Chana presents her new son, Shmuel to the Mishkan with the following introduction:
שמואל א פרק א
כד) ותעלהו עמה כאשר גמלתו בפרים שלשה ואיפה אחת קמח ונבל יין ותבאהו בית ידוד שלו והנער נער כה) וישחטו את הפר ויביאו את הנער אל עלי כו) ותאמר בי אדני חי נפשך אדני אני האשה הנצבת עמכה בזה להתפלל אל ידוד כז) אל הנער הזה התפללתי ויתן ידוד לי את שאלתי אשר שאלתי מעמו כח) וגם אנכי השאלתהו לידוד כל הימים אשר היה הוא שאול לידוד וישתחו שם לידוד
‘24. And when she had weaned him, she took him with her, with three bulls, and one ephah of flour, and a bottle of wine, and brought him to the house of the Lord in Shiloh; and the child was young. 25. And they slew a bull, and brought the child to Eli. 26. And she said, oh my lord, as your soul lives, my lord, I am the woman who stood by you here, praying to the Lord. 27. For this child I prayed; and the Lord has granted me my petition which I asked of him. 28. Therefore also I have lent him to the Lord; as long as he lives he shall be lent to the Lord; and he worshipped the Lord there.’
This story requires some careful analysis and insightful examination.
Why does the slaughter of the animal introduce the ‘bringing of the child’ to the Mishkan?
The Radak addresses this problem:
רד”ק שמואל א פרק א
כה) ויביאו את הנער: אלקנה וחנה אחרי ששחטו את הפר לקרבן הביאו את הנער בית ה’ אל עלי להיות יושב ולומר /ולומד/ לפניו ושיחנך אותו לכל תורה ומצוה והדרש אין צריך לכתוב כי נודע הוא והוא רחוק
‘25. And they brought the child: Elkanah and Chana brought the child to Eli after making a sacrifice in the Mishkan, so that he will sit and study from Eli and be educated in Torah and Mitzvot. (In other words the sacrifice was a preparatory act for bringing Shmuel near to Eli to study). And the Midrashic interpretation is not neccessary to be recorded here as it is far-fetched’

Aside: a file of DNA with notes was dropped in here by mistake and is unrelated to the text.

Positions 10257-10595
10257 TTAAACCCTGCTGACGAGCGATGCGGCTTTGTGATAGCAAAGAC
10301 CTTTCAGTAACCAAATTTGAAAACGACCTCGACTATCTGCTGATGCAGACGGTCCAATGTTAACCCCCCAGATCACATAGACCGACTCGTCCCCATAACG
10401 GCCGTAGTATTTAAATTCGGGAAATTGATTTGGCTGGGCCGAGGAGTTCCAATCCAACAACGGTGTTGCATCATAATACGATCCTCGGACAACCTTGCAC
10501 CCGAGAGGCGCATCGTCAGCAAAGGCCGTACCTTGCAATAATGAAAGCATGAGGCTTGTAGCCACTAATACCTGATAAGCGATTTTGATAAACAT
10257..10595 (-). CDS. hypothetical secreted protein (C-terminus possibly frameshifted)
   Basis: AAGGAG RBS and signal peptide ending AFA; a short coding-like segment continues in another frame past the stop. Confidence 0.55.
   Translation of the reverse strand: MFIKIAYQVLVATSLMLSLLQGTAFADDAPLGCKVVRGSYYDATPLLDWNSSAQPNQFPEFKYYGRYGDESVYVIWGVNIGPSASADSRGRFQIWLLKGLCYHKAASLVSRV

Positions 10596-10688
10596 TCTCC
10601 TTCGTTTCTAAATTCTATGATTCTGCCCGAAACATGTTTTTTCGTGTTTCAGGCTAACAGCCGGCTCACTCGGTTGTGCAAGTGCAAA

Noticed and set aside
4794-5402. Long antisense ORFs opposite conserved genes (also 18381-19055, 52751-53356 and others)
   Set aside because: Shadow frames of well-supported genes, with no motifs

The Midrash which the Redak dismisses as far fetched is found in the Midrash Shmuel (also found in Talmud Bavli: Berachot 31b):
מדרש שמואל (בובר) פרשה ג
בא שמואל ומצאן עומדין על קרבנותיהן, אמר להן מפני מה אין אתם שוחטין, אמרו לו הרי אנו ממתינין לכהן שיבא, דכתיב ושחט את בן הבקר לפני ה’ (ויקרא א’ ה’), אמר להן עמדו ושחטו, לא כן תנינן שהשחיטה כשרה בזרים ובנשים ובעבדים אפילו בקדשי קדשים, כיון שבא עלי ומצאן ששחטו, אמר להן מי התיר לכם את השחיטה, אמרו לו נער אחד, אמר להן הביאוהו, הדא הוא דכתיב וישחטו את הפר ויביאו את הנער אל עלי (שם שם/שמואל א’ א’/כ”ה), בקש לעונשו, באת אמו ונשתטחה על רגליו, הדא הוא דכתיב ותאמר בי אדני חי נפשך אדני וגו’ (שם שם/שמואל א’ א’/כ”ו) אמר לה לא אנא צליתי ואת קאים, אמר לה ימות ואנא מצלי וייתי חורן, אמרה אל הנער הזה התפללתי (שם שם שמואל א’ א’/כ”ז), מן דא ומן דא לא דידי ולא דידך הוא. וגם אנכי השאילתיהו לה’
This Midrash records an astonishing interaction. Shmuel, a young boy at the time, arrives at theMishkan and finds people are waiting for a Kohen to slaughter their sacrifices. Shmuel suggests that the slaughtering of a sacrifice may be permitted by a non-Kohen. Following this young boy’s encouragement the people do not delay and slaughter the animals themselves. Eli HaKohen witnesses the Jewish people slaughtering their own sacrifices and want to know who sanctioned this activity? The Jewish People direct Eli towards Shmuel, a boy of only 4 or 5 years old at the time. This is perhaps why it is recorded that “they brought the lad” after the slaughter of the animals; the Pasuk is referring to the Jewish people and ‘after the slaughter of the animal’ being a reference to the Halachik innovation that Shmuel had implemented.
Eli HaKohen at this time felt compelled to punish Shmuel with a heavenly death sentence, a fate he can beseech Heaven for because of his elevated spiritual status. Chana comes to beg for here sons life. She claims that Shmuel is irreplaceable and that he was the son that she prayed for, no other child. Chana reminds Eli of her earliertefillot/prayers to receive Shmuel. She instructs Eli that this child will belong to the Mishkan and therefore should be spared accordingly.